I harvested the last peppers from my garden two weeks ago. Earlier this Spring, the stellar staff at Naomi’s Organic Garden Supply recommended a yellow chili pepper varietal that I planned to use in ferments. Sarit Gat, a slim, yellow, hot chili from Kosovo and a steady producer, provided colorful heat to my spicy dill pickles and was intended to become a base for fermented hot sauce.

Coriander blossoms and seeds are aromatic and interesting. So much better than dried… Image from Buffy Rhoades.

I’d planned on pairing it with the seemingly ever present green coriander seeds in the garden, along with ginger and garlic. I congratulated myself on planning holiday gifts while purchasing the seeds last February. *pat on the back*

Well…my first two batches failed. I wasn’t alone. Friends reported that their sauerkraut or pickles weren’t bubbling and were way too salty.

Ready for brine…
Image buy Buffy Rhoades

 

Failed batches are a learning opportunity, but we were following tested recipes, so I wasn’t sure what went wrong. Did any of you have issues with your ferments being too salty this year? Did Kahm yeast, that white film that ruins the flavor of ferments, colonize in your jars? Raise your hand if that happened to you too. *hand raised*

It’s important to understand how fermentation occurs so you can learn from your experiences. The subject of fermentation is diverse (pickles, wet-brine, dry-brine, vinegar, wine, beer, kombucha, sourdough, yogurt, cheese, charcuterie…) and is well covered by knowledgeable authors of famous books and university publications that provide step-by-step instructions, equipment recommendations, and trouble-shooting help.

All brined up and no where to go.
Image from Buffy Rhoades

We can’t review all these topics in one post, but will dig deeper in the future. (My friend, Kristina, is recommending a multi-part series to cover this topic.) Let me know if you’re interested in more fermenting content. For now, let’s take a look at evaluating pickles, kimchi, and sauerkraut.

This may be putting the cart before the horse, but understanding the principles- the How It Works and Why We Do What We Do- can help you answer your own questions during the process. Every batch, every season, is different and knowing how to respond to this living project may be helpful as you get started.

So this is the low-down:

I purchased a new airlock system with glass weight to see if it prevented yeast development.
Image by Buffy Rhoades

Salt: It creates a beneficial environment for certain bacteria to grow and discourages growth of undesirable bacteria. It’s used to pull liquid from vegetables when dry-salting, a technique used when making sauerkraut, or as a brine to submerge vegetables, such as when making pickles. Only use pickling/canning salt, as not all salts are the same weight by volume and recipes are tested use this salt. It’s also free of additives.

Containers: Glass, food-grade plastic, and ceramic is okay. Avoid metal clasp-top lids because the acidity you’re striving for will eventually ruin them. I like glass containers because the tiny bubbles show active fermenting and I can see if all the bubbles have been released daily. Quart and half-gallon jars are great; place on a non-metal plate or pie tin to catch drips.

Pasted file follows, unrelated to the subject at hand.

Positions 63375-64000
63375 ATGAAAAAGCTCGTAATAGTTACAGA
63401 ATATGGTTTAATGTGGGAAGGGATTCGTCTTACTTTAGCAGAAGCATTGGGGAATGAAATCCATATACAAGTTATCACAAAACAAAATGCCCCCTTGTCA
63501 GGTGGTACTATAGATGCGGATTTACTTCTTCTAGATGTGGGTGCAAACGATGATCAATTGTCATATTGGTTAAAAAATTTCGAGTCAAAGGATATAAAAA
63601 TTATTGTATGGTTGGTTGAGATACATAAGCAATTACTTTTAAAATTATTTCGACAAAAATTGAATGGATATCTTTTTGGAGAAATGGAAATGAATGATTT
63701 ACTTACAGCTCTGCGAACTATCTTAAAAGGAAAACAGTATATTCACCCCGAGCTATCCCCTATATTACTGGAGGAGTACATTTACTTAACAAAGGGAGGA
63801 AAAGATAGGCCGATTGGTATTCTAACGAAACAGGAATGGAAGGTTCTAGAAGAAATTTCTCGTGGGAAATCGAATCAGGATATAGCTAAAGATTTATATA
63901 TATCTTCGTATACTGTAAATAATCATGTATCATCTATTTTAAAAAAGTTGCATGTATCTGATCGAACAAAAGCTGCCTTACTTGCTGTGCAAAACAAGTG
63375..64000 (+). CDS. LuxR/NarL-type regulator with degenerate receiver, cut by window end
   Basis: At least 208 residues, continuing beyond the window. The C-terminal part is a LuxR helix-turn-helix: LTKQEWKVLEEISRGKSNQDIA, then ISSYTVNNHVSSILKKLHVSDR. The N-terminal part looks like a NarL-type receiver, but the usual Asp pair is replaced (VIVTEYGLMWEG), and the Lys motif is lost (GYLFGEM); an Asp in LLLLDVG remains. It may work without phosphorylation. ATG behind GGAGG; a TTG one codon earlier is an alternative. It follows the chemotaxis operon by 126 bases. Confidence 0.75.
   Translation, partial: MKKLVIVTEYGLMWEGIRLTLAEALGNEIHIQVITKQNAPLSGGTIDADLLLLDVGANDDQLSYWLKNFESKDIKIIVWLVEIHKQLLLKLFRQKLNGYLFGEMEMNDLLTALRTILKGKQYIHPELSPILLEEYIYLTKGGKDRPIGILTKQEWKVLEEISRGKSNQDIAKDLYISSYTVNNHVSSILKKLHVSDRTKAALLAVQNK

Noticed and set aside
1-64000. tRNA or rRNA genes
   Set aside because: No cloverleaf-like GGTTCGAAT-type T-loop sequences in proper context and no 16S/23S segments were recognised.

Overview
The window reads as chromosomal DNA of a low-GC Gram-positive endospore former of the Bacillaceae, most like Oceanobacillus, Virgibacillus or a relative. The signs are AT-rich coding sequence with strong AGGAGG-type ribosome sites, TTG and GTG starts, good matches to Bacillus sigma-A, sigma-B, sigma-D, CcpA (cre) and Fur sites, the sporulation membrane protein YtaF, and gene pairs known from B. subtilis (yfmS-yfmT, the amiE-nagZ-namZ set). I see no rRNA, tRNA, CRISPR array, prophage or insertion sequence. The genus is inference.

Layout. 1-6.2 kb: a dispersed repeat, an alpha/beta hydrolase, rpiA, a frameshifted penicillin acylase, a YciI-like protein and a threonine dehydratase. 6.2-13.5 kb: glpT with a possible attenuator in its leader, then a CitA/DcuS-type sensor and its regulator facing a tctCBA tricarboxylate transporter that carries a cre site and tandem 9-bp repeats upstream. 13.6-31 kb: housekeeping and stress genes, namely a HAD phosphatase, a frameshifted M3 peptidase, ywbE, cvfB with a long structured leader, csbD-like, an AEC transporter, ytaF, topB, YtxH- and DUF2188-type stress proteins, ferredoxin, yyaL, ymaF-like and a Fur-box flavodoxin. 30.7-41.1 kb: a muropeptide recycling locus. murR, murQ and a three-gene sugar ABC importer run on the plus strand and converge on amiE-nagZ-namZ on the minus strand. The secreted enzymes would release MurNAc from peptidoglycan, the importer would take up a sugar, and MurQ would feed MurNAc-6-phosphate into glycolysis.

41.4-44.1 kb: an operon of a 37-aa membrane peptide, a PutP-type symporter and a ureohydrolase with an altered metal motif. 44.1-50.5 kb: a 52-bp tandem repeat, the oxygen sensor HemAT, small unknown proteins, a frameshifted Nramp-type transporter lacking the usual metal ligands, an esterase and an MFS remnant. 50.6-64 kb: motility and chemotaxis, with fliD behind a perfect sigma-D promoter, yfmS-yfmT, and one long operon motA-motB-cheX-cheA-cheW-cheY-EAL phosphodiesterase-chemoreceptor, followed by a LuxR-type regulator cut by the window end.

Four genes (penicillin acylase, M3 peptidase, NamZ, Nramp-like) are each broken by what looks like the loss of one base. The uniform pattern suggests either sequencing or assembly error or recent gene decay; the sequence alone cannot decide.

A jelly jar fits nicely in wide-mouth quart jars. Image from Buffy Rhoades

 

Weights: You need something to keep your fermenting ingredients under liquid. This can be easier said than done, as little wispy things like to float. It’s important though, because fermentation bacteria thrive in anaerobic (air-free) environments. Large cabbage leaves or even a couple onion slices can act as the first layer to corral small vegetables or spices. You can go low-tech and use a zip-close bag or jelly jar filled with brine (or jelly), or ceramic or glass weights. I have zero luck using a plate. If it works for you… awesome-sauce. Please tell me what you do in the comments. FYI, The Joy of Pickling suggests using brine instead of water, just in case the bag leaks or the jar spills in your product. By the way, it’s not a matter of if it will leak. It’s a matter of when.

Note the onion slices acting as a first layer and the cloudy brine. Cloudy brine is normal.
Photo by Buffy Rhoades

Temperature: This is pretty cool to know. As a general rule of thumb, a slow ferment produces the most interesting flavor. The beginning bacteria like to start out around 60F and 72F. Too low and they have a hard time waking up. Temps higher than 80F and they’re likely to be soft and can skyrocket into what I think of as the Fast Track lactobacillus and can become very acidic, but not have much depth of flavor. Temps over 90F can result in rotting. Sometimes low temps are a good thing, like if you’re going away for the weekend and have no one to babysit your batch, you can pop it in the fridge, but is not ideal at the beginning of your ferment or for long term storage. 

Sequential growth of bacterial species with acid production during fermentation. Image from the amazing resource book Food Preservation and Safety: Principles and Practice.
by Shirley J. VanGarde and Margy Woodburn

What’s Happening In There? The initial fermenters, the first bacteria, are naturally present on the surface of the vegetables. (Yes, you should still wash the veggies before starting.) Salt, water, temperature, and providing an anaerobic environment help them outgrow the competition. They consume carbohydrates and convert them to acid. That conversion creates a new, optimum (acidic), environment for the next set of microbes, and so on. As they expire, they release gas (CO2) resulting in bubbles. 

Managing Brine: Now listen, this is important. Brine is not just salt water. Its the juices pulled from your vegetables. It’s the accumulation of different bacteria converting sugar to acid. It’s valuable stuff. It evolves with your vegetables. When your product is full of bubbles, don’t let them just sit there. Gently shake them out. They create pockets of air, something we want to avoid. Plus it’s a fun way to start the morning. Either way, you don’t want to lose this stuff. (Unless it’s thick and slimy, in which case you toss the contents, note what you did wrong and start over.) Which brings me to the major reason for loss of brine…

See that? Thats not enough headspace. Image by Buffy Rhoades